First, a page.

Why health wearables will shift from the wrist to the ear

While wearables primarily are buckled to consumers' wrists at this point, they'll soon find a new home: the ear, says Craig Stires, associate vice president for big data, software and analytics at IDC Asia Pacific. And they might even get a new moniker: hearables.

"There's some interesting information you can capture through the ear," Stires tells CNBC. "We've been looking at things like wrist wearables, but the ear can capture things like oxygen levels, electrocardiograms, and body temperature."

U.K.-based Wifore Consulting expects mHealth hearable technology to be a $5 billion industry within three years, reports CNBC, which notes the new tech will mesh into users' daily routines as part of a "synched lifestyle." Adoption will be rapid due to ease of use consumers already enjoy with ear buds, and the social acceptance of using such tools in public places.

Wearables, such as smart watches and fitness bands, have caught on fast for the same reasons and also due to price reductions as more choices hit the shelves, Johan Svanberg, Berg Insight senior analyst, tells FierceMobileHealthcare in an email.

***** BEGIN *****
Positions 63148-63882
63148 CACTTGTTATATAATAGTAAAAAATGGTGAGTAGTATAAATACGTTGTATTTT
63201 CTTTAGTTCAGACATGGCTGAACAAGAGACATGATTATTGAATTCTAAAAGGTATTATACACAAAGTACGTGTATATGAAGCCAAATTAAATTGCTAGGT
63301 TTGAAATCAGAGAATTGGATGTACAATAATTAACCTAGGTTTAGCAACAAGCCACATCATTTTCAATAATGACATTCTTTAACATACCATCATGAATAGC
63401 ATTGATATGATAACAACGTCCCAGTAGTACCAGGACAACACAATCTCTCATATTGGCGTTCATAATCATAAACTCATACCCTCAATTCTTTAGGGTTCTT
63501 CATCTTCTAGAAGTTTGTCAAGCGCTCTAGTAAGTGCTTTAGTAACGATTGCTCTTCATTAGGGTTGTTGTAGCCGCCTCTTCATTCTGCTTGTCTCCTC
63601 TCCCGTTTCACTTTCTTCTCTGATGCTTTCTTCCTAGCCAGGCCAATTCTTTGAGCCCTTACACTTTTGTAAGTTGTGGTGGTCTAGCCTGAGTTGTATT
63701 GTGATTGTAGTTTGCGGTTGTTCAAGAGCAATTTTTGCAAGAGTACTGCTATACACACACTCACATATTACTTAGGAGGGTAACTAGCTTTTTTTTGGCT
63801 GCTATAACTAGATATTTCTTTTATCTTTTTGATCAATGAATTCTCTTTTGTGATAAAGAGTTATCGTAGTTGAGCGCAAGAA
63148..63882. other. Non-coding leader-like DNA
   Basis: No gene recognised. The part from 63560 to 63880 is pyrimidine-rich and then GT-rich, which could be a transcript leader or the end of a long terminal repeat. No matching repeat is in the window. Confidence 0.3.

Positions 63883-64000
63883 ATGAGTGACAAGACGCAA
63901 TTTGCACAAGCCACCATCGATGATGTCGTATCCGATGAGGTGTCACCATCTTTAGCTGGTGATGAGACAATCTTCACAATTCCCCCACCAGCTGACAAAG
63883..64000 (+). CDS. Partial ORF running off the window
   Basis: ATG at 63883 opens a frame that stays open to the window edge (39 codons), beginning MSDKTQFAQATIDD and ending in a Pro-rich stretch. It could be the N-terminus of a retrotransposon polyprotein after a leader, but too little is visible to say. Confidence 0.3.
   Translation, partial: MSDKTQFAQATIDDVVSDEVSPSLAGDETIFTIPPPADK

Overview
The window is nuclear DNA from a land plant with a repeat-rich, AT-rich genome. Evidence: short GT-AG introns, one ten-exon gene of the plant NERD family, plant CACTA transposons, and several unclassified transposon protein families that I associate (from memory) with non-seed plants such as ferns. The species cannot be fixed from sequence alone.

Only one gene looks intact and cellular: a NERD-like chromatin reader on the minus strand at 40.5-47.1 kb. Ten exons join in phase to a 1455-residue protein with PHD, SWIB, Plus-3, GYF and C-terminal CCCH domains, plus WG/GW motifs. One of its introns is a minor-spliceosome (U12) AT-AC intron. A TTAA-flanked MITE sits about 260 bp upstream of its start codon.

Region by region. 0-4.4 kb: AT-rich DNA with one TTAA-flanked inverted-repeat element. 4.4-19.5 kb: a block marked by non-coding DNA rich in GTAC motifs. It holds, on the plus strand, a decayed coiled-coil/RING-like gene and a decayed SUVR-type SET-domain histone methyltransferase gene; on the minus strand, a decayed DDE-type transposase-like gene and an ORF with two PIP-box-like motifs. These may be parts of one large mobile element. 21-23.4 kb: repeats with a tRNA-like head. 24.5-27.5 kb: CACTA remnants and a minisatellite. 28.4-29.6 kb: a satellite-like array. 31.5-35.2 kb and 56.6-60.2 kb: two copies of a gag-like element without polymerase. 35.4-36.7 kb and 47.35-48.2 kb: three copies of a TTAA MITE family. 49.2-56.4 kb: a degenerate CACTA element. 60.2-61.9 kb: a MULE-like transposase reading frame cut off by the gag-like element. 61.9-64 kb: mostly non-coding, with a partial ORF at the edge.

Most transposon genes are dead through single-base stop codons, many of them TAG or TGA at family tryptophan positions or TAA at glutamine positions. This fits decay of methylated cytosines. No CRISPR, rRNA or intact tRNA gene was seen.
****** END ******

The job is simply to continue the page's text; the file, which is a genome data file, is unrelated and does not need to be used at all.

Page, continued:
"People will therefore own multiple dedicated wearables, as well as wearables with multi-functionality," Svanberg says. Berg cites fitness and activity trackers as the largest product category within wearable tech, a market segment enjoying robust growth with 19 million wearables sold this year and boasting a 54.7 annual growth rate.

The form factor of mHealth wearables is very likely to change, with some expecting it to morph into a smartphone device as smartphone makers are increasingly building the same features and capabilities into handsets.

The first hearable in-ear wearable device, according to CNBC, comes from German devicemaker Bragi, which describes its product as a "really small computer that sits in your ear," and entertains the user, tracks movements, blood flow, respiration, blood pressure and heart rate.

In terms of hearable tech innovators, IDC predicts Apple will very likely be a big name.

"With Apple's $3.2 billion acquisition of Beats, I think we're going to see Apple release some pretty interesting audible next year," Stires tells CNBC.

For more information:
- read the CNBC report